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  • Anthony Martinez is 84-years-old and suffering from renal failure, as well as other serious medical conditions including dementia. He is currently incarcerated in the Sterling Correctional Facility, site of one of Colorado’s largest COVID-19 outbreaks with almost 600 active COVID-19 cases. He and his family are understandably terrified that he will catch the virus and die.

    In the midst of this public health crisis, incarcerated people as vulnerable as Anthony, could and should be immediately released to safely live out their remaining years with family.

    Read more about Anthony Martinez and other at-risk incarcerated people. 

  • Ronald Johnson is pre-diabetic, suffers from asthma and high blood pressure, and regularly uses an inhaler to breathe. His age and respiratory ailments put him at risk of serious illness and death if he contracts COVID-19. With over hundreds of active cases in Colorado’s prisons, his family fears he will not make it out alive. His daughter, Amber, says, “In prison, he can’t protect himself and he can’t social distance. My deep fear is that my dad will die in prison. That is an awful, traumatic reality to consider. My chest is tight just thinking about how quickly it spreads and how vulnerable he is.”

    Governor Hickenlooper shortened his sentence following testimony from family, friends and correctional officers advocating for his early release. Yet, he is still eight years away from parole. While he remains in prison, COVID-19 continues to spread. Ronald’s three siblings, four children and four grandchildren are desperate for his release.

    Read more about Ronald Johnson and other at-risk incarcerated people.

  • Tuesday Olson knew her pregnancy was in trouble and tried to access hospital care as soon as possible. But there was a problem: she was in jail. This is her story.
  • It’s time to end the death penalty in Colorado. Family members who lost loved ones to murder speak out against an unjust and broken system.

Colorado Removes Unlawful Restrictions on Hepatitis C Treatment for Thousands of Medicaid Patients

DENVER -The Colorado Department of Health Care Policy and Financing (HCPF), which administers the state’s Medicaid program, announced today that it will remove the restriction on providing Hepatitis C medications that has been at the center of an ACLU of Colorado class action lawsuit against the agency. This change means that thousands of Colorado Medicaid recipients infected with the HCV virus will soon be eligible to receive the newer direct-acting antiviral (DAA) medications that have a greater than 90% rate of curing the disease.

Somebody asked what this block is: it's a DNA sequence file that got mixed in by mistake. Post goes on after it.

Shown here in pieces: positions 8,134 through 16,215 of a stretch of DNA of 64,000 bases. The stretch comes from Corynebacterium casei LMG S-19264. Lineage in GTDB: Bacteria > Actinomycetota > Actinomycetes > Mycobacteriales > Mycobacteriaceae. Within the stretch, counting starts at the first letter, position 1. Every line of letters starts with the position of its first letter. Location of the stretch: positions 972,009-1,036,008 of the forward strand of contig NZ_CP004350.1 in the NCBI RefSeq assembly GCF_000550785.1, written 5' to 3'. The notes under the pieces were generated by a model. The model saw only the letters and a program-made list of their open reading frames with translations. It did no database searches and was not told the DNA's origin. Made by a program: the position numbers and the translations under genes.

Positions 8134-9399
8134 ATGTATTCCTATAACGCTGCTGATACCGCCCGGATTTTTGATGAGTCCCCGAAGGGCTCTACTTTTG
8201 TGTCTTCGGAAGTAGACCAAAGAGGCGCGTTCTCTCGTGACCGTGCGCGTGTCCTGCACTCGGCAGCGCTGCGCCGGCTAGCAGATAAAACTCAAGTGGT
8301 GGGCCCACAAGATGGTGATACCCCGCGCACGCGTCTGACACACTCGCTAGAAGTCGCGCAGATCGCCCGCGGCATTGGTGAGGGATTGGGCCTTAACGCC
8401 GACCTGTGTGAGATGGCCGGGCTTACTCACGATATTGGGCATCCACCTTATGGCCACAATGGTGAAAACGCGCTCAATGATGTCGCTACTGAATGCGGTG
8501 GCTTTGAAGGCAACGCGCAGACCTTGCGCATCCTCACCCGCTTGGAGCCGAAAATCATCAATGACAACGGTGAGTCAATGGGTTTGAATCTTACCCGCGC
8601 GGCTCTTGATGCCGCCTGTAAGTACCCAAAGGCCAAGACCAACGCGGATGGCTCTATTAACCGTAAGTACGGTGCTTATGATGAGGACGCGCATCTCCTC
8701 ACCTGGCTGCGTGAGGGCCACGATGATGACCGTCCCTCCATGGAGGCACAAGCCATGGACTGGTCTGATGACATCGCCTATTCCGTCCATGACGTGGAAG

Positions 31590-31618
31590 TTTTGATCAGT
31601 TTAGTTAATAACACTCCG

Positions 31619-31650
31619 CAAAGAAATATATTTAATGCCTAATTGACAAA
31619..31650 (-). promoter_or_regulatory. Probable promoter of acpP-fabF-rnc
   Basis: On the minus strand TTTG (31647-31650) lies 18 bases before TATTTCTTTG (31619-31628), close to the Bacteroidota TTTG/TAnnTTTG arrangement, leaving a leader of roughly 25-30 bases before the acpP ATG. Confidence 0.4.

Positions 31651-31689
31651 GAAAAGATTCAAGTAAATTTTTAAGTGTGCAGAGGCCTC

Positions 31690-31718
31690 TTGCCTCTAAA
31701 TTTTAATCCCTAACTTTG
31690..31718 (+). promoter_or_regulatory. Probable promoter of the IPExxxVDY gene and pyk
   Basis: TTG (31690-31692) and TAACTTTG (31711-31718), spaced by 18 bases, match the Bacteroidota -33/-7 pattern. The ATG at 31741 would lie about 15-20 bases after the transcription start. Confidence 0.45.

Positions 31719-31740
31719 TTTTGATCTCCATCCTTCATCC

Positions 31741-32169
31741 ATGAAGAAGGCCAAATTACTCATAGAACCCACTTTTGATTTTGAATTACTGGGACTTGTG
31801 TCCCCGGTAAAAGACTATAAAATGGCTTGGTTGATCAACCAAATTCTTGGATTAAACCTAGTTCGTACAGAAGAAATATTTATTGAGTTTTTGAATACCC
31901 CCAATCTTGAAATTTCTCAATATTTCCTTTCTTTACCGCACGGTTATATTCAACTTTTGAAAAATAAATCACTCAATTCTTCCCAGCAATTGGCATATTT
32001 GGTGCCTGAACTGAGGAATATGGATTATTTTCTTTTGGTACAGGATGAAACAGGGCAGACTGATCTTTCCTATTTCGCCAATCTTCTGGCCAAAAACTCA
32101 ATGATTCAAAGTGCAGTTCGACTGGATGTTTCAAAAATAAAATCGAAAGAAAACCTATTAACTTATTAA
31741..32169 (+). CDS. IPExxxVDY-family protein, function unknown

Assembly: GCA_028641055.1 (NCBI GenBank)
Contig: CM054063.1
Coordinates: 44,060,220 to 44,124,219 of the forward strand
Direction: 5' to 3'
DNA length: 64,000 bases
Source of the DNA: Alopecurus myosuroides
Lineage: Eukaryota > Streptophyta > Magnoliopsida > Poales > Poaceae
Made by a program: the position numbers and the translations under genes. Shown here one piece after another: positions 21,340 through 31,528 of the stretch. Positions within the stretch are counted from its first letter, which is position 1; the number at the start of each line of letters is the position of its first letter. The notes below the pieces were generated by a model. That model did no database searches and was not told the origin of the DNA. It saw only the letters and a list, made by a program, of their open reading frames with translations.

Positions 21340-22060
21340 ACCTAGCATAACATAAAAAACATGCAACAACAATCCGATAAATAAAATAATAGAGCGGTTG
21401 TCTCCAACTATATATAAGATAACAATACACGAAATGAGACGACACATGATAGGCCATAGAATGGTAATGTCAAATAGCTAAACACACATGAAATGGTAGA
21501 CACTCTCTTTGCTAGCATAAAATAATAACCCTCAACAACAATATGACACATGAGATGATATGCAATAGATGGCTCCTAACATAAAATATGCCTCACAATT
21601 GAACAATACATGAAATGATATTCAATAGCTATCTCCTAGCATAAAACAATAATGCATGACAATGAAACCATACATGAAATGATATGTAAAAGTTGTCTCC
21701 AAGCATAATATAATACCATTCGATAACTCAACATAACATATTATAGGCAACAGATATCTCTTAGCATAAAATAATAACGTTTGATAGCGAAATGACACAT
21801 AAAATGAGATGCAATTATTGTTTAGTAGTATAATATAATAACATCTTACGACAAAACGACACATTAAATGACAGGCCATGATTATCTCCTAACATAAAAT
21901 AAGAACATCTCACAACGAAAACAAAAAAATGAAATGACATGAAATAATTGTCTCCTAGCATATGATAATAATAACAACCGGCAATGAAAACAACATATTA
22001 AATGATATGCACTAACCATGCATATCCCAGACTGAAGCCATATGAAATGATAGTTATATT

ACLU of Colorado Legal Director Mark Silverstein issued the following statement:

“Federal law requires that Medicaid provide all medically necessary treatment. Throughout the litigation, we have maintained that Medicaid is obligated to provide the new curative medications to all Medicaid recipients who are living with the HCV virus. With this new change in policy, Colorado Medicaid will no longer restrict treatment to persons who have already sustained serious damage to their livers.

This is a major step toward resolving the litigation and providing necessary medical care to thousands of Medicaid recipients who need it. It is also a much more fiscally sound path for the state, because early treatment saves costs that come from continuing to force patients to wait for treatment until they have suffered serious liver damage.

With Medicare, the Veterans Administration, all major private health insurers, and now Medicaid all agreeing to provide curative treatment for Hepatitis C at all stages of the disease, the only Coloradans who continue to be denied access to treatment are people who are incarcerated in Colorado prisons, where a massive Hepatitis C crisis persists. At least one in every nine prisoners suffers from Hepatitis C, and complications from the disease kill nearly as many Coloradans in custody every year as drug and alcohol abuse, homicide, and suicide combined.

Our class action lawsuit against the Colorado Department of Corrections is in litigation, and similar to Medicaid patients, we are seeking a swift and just result for our clients, who cannot afford to wait for access to treatment while their health continues to deteriorate.”

Resources:

New HCPF policy: https://www.colorado.gov/pacific/sites/default/files/PDL%20effective%2001-01-2018.pdf

ACLU Files Class Action Lawsuit Against Colorado Medicaid over Unlawful Hepatitis C Treatment Restrictions

ACLU Lawsuit Seeks Life-Saving Treatment for Thousands of Colorado Prisoners Suffering from Hepatitis C



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